Saylor University offers free on-line courses in all subjects K-12, as well as university-level and for professional development.
Latest Lesson — educators hand-pick their favorite lessons, books, on-line lectures, courses and videos for teachers, parents and students. Lessons in STEM (Science, Technology, Engineering and Math) subjects, from preK to adult, are now available. Humanities subjects are forthcoming.
General Science Resources - Elementary and Pre-K
Full Circle Science - Science curriculum for pre-K, ages 4-6, by Jen Seron, popular NYC science teacher and homeschooling mom.
Highly recommended science text for elementary ages: Who's Afraid of Spiders? Teaching Elementary Science , by Selma Wassermann and J. W. George Ivany. This books contains all the experiments, along with the scientific method and recommended approach, from materials to notes for the teacher. Wasserman is a noted educator who wrote on child-led learning as well as elementary school science.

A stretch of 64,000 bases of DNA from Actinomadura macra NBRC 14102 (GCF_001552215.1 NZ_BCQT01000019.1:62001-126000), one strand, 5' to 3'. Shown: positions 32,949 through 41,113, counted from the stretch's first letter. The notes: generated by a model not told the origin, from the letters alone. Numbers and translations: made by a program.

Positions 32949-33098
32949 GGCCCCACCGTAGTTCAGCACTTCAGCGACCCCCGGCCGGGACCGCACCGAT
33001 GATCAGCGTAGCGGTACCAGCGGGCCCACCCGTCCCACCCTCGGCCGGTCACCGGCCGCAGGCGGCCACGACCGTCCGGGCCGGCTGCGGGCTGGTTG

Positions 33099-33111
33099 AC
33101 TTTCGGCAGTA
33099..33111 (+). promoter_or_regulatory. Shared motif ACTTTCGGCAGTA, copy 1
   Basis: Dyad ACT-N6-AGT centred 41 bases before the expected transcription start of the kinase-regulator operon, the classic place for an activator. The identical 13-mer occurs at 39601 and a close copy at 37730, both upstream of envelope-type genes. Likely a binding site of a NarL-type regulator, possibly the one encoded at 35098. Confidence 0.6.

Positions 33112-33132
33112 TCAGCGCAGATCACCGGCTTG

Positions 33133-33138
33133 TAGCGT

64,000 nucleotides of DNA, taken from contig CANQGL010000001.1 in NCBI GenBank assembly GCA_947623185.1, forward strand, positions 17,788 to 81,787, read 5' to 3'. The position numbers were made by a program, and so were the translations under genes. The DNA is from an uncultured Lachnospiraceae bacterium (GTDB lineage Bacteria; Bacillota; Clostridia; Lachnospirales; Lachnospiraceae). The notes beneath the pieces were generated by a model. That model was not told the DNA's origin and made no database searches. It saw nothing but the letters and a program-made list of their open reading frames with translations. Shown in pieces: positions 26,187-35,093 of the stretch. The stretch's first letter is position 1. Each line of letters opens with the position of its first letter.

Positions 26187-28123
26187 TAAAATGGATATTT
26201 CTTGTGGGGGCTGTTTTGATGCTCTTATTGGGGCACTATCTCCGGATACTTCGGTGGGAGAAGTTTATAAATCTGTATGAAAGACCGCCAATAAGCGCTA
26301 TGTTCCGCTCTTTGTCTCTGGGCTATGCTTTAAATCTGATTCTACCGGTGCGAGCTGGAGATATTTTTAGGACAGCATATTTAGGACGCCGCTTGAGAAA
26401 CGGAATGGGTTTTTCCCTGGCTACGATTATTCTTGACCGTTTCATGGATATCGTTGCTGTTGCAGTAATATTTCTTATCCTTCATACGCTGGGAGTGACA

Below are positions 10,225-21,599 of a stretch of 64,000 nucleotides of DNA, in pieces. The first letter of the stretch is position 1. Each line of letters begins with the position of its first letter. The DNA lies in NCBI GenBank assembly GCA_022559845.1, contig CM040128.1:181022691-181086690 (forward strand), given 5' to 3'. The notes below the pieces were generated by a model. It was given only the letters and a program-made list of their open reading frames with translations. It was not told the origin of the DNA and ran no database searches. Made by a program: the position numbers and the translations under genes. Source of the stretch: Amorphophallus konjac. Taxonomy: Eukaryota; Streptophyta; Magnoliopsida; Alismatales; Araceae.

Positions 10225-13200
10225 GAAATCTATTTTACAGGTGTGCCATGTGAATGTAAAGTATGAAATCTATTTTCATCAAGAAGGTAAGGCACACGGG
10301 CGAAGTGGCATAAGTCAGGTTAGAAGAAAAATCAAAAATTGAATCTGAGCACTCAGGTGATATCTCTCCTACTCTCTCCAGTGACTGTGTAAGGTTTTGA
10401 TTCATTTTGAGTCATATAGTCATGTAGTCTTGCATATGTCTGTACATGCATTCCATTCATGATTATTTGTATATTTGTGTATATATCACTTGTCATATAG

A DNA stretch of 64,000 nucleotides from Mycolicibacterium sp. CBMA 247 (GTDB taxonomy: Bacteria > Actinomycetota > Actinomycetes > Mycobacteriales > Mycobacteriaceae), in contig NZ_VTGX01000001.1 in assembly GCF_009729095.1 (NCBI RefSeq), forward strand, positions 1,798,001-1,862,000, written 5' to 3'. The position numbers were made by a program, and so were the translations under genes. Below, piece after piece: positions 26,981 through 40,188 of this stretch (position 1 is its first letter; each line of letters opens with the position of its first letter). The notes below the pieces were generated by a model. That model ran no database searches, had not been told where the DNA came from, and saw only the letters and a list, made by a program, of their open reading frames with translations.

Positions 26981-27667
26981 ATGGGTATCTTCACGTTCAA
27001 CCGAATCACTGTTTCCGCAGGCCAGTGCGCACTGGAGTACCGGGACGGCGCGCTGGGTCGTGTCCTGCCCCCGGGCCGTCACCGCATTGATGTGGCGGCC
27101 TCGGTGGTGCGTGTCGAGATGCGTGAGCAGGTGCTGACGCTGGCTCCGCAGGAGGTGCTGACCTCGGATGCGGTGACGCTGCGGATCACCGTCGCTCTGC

Real Science 4 Kids. One parent’s review: "This takes upper-level concepts, strips out the complex math, and presents them at a 4-5th grade level. There are texts and labs for Chemistry, Biology, and Physics. The Chemistry and Physics are particularly good. Bio is your generic bean-growing and butterfly hatching stuff. You DO need the time and money to go with these! In my opinion you can get away with not buying the lab sheets."
The Sciences: An Integrated Approach, by J. Trefil and R. Hazen, with The Joy of Science lecture video series (Great Courses), by R. Hazen (an introductory-level college course for the non-science major that includes an introduction to all areas of science)
If you want to purchase a microscope, a homeschooling parent and science teacher suggests two options:
The first, My First Lab Duoscope, sounds like a toy, but it's actually a great little monocular scope that I've used in my classes. Very good quality for the money — all glass optics and sturdy construction. It goes up to 400x magnification, which really is fine for anything you'd be doing in middle or high school level biology. It's battery powered, so you can take it outside for field studies if needed. It sells on Amazon for $65.